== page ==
Discrepancies in the radiocarbon dating area of the turin shroud

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D.; thus, leading to the conclusion that the cloth originated in the middle ages.

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I have tried here to answer some of the frequently asked questions that I receive from students via email, as well as providing some basic information about scientific dating methods.

"Everything which has come down to us from heathendom is wrapped in a thick fog; it belongs to a space of time we cannot measure.

The Shroud became well-known in the Americas after 2 rounds of testing, multi-disciplinary studies in 1978 and then a carbon-dating (C-14) test in 1988.

[Show full abstract]In 1988, Carbon-14 findings from three Accelerator Mass Spectrometer (AMS) Labs independently dated a sample removed from the Shroud of Turin: unarguably the most widely studied linen cloth in history.

Some have noted that the head is 5% too large for its body, the nose is disproportionate, and the arms are too long. In any case, the image is believed by many to be a negative image of the crucified Jesus and the shroud is believed to be his burial shroud. Apparently, the first historical mention of the shroud as the "shroud of Turin" is in the late 16th century when it was brought to the cathedral in that city, though it was allegedly discovered in Turkey during one of the so-called "Holy" Crusades in the so-called "Middle" Ages.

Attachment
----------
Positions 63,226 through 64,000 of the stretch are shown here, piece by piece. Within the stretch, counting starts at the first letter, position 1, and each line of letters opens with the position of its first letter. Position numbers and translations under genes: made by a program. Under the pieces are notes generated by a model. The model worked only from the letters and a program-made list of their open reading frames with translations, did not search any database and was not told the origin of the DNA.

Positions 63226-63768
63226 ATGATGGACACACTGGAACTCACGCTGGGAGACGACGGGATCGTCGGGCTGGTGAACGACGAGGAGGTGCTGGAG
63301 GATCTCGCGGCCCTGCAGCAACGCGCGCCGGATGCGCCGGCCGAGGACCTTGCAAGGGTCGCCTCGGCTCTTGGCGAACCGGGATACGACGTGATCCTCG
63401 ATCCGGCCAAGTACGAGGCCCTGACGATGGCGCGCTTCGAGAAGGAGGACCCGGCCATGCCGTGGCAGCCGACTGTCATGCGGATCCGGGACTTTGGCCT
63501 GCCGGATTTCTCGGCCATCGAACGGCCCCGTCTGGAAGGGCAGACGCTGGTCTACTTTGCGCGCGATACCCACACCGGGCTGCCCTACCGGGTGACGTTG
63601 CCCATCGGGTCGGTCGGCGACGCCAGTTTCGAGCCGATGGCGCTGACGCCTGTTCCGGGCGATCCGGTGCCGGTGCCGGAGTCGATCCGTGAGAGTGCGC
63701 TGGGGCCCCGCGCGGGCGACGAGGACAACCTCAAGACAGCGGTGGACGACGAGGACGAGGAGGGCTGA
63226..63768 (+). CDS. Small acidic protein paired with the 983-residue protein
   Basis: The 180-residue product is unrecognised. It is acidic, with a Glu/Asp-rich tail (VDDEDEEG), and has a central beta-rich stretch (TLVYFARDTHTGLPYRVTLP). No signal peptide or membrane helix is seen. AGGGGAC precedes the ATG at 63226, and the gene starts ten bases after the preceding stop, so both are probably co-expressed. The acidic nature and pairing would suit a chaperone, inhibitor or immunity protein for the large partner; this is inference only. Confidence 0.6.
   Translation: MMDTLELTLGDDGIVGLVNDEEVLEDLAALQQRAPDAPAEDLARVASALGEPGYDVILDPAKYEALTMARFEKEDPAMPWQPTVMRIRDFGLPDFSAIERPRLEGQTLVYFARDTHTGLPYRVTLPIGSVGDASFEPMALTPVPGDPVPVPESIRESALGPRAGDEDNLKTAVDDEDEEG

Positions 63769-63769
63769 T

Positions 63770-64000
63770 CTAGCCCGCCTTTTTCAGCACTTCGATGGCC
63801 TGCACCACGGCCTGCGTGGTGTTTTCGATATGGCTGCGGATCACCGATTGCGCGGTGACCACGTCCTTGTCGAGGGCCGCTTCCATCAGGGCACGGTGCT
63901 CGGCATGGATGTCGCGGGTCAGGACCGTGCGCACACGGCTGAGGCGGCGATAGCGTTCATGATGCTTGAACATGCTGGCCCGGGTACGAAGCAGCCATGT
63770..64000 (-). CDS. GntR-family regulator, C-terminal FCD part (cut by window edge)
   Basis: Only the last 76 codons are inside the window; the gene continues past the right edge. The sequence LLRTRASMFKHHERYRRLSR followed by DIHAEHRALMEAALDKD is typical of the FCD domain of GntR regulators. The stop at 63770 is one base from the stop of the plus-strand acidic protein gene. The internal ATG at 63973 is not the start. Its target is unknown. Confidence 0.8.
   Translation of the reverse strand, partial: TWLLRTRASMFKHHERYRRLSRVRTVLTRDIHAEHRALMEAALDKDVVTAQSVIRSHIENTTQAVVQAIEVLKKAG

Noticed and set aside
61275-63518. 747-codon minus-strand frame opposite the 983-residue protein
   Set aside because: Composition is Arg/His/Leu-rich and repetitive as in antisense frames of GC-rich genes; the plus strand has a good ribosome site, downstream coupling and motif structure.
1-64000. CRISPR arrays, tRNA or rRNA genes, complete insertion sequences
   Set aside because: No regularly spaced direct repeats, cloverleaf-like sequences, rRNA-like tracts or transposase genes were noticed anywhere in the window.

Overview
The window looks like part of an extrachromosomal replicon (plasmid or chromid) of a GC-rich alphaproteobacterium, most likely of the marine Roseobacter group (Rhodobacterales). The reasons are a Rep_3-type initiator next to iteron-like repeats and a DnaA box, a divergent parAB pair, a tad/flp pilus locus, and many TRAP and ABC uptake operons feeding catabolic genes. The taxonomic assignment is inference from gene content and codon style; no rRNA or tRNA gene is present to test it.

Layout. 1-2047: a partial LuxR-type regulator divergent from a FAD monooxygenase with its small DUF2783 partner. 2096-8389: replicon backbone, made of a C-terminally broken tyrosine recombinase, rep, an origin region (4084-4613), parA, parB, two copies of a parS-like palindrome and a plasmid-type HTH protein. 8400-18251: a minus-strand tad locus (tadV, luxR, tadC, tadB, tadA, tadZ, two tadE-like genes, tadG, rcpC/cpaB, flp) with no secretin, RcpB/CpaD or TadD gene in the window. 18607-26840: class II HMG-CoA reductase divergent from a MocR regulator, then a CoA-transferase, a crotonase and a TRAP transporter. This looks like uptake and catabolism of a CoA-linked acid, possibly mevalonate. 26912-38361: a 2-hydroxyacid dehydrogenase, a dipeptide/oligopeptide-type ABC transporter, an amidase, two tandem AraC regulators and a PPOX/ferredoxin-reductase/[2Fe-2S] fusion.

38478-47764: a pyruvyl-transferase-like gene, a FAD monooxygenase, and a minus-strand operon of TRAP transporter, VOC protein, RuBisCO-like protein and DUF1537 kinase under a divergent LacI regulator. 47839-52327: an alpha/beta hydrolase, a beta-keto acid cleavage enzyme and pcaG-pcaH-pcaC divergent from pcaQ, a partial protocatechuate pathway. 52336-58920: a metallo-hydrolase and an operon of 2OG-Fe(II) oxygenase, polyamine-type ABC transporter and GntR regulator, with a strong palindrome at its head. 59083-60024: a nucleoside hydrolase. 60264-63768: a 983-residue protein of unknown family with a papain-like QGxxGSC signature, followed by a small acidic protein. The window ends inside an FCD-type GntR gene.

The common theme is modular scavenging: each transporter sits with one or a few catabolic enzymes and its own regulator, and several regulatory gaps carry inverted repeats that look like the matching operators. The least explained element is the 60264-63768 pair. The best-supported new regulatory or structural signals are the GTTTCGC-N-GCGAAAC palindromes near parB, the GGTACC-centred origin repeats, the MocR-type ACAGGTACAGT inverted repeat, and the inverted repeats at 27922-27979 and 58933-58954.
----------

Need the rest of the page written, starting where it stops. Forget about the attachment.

Most skeptics think the image is not a burial shroud, but a painting and a pious hoax. In 1988, the Vatican allowed the shroud to be dated by three independent sources--Oxford University, the University of Arizona, and the Swiss Federal Institute of Technology--and each of them dated the cloth as originating in medieval times, around 1350.

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